As someone who prefers the hustle-bustle of cities to the humdrum of beaches, I’d always avoided cruising. I figured the concept was to pick an island or a group of islands—it didn’t matter which ones, really—then sail, sun, swim, eat, and repeat. Then I was presented with an intriguing idea: Cruise to different Mediterranean cities on a cross-Europe-and-beyond tour, opting for a boat ticket over a Eurail pass. Visit six cities in five different countries while unpacking my bag just once? Sign me up.
We chose the Norweigan Jade’s 10-Day Eastern Mediterranean cruise for its ports of call: Rome (Civitavecchia), Italy; Olympia (Katakolon), Greece; Athens (Piraeus), Greece; Ephesus (Izmir), Turkey; and Cairo (Alexandria), Egypt. (Since we disembarked, unrest in Egypt has caused the ports to change slightly on future cruises, subbing in Istanbul or Naples for Alexandria and Cairo.) This was not a parade of indistinct islands. Instead, if there was a theme to the trip, it was a tour of the world’s most magnificent archeological ruins. We saw the Coliseum in Rome, the Acropolis in Athens, and the Pyramids of Giza; our itinerary crossed paths with four sites of the Seven Wonders of the Ancient World.
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If I was worried about being bored, those worries were unfounded. We spent our days sightseeing, trying to cram in as much of the local culture as we could in just one or two days. Sometimes we took advantage of the ship excursions to tour a city’s highlights, and sometimes we went out on our own to try and find more off-the-beaten-path destinations. (That’s how I got to see Izmir from atop a Ferris wheel in a Turkish amusement park.) At the end of the day, tuckered out, we’d return to the ship to swim, eat, drink, or—finally—relax while the boat did the hard work of taking us to our next destination. We didn’t have to worry about train timetables or booking hotels in three different currencies. We’d just fall asleep in Greece and wake up in Turkey, ready to start exploring.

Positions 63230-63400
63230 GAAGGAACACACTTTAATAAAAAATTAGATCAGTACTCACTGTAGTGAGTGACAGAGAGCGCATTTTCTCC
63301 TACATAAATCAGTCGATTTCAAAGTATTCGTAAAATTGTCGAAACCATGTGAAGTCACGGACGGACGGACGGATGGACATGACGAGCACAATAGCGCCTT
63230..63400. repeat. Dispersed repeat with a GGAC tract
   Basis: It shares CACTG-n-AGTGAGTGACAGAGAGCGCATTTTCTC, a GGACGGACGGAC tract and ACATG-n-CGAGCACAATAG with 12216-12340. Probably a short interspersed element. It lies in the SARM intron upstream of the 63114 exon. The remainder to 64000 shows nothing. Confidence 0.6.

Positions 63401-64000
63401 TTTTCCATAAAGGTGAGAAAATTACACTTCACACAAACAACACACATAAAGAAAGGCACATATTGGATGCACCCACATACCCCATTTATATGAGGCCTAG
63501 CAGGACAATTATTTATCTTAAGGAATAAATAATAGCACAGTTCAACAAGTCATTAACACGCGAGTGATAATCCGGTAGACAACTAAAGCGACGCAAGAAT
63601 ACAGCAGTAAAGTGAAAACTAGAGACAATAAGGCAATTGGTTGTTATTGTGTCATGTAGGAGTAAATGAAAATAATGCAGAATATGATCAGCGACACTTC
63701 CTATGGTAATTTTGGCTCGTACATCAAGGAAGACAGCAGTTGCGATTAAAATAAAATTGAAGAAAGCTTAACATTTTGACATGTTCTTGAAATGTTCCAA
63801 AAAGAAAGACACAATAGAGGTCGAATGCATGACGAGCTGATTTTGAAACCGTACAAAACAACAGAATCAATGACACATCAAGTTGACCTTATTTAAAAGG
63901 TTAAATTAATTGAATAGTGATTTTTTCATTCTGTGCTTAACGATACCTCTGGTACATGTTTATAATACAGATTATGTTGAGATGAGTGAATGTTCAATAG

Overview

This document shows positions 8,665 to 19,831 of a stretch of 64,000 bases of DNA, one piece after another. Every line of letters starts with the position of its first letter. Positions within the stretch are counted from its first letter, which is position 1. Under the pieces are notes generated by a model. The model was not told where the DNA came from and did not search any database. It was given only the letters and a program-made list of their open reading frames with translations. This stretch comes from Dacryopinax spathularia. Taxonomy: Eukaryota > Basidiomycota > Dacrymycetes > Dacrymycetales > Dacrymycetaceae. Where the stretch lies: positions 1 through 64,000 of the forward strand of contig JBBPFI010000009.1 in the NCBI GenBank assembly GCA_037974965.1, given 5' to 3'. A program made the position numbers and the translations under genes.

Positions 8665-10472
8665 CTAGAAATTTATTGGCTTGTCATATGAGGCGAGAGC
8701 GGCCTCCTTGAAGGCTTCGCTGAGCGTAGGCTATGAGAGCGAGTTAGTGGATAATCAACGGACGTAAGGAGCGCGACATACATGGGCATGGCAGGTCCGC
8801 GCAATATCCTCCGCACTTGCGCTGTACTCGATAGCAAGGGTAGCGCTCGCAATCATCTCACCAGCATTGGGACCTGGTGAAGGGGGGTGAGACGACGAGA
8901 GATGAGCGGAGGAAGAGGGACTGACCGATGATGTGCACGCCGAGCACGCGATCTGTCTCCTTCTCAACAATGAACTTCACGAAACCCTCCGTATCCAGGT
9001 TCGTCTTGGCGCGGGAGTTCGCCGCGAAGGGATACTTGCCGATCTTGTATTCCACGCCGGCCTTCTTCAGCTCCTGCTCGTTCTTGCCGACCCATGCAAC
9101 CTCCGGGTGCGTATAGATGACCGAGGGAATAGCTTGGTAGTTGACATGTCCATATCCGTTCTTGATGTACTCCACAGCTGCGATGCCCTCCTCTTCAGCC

I did find some downsides to cruising. The Norwegian Jade originally cruised in Hawaii, so the décor was incongruously (and maybe even a little offensively—or at the least tackily) Pacific-themed, like a floating tiki bar. And, while we were on the boat, we were a captive market, so we were up-sold on everything from bottled water to diamond jewelry. The rest of it seemed like standard cruise fare: all-you-can-eat buffets or dress-for-dinner dining options, nightly live performances, and a smoky casino for gamblers. In the end, it was all worth it, if only to have just one trip through Passport Control.
Details: Prices start at $539 for an inside stateroom; Norwegian Cruise Line (866) 234-7350; ncl.com.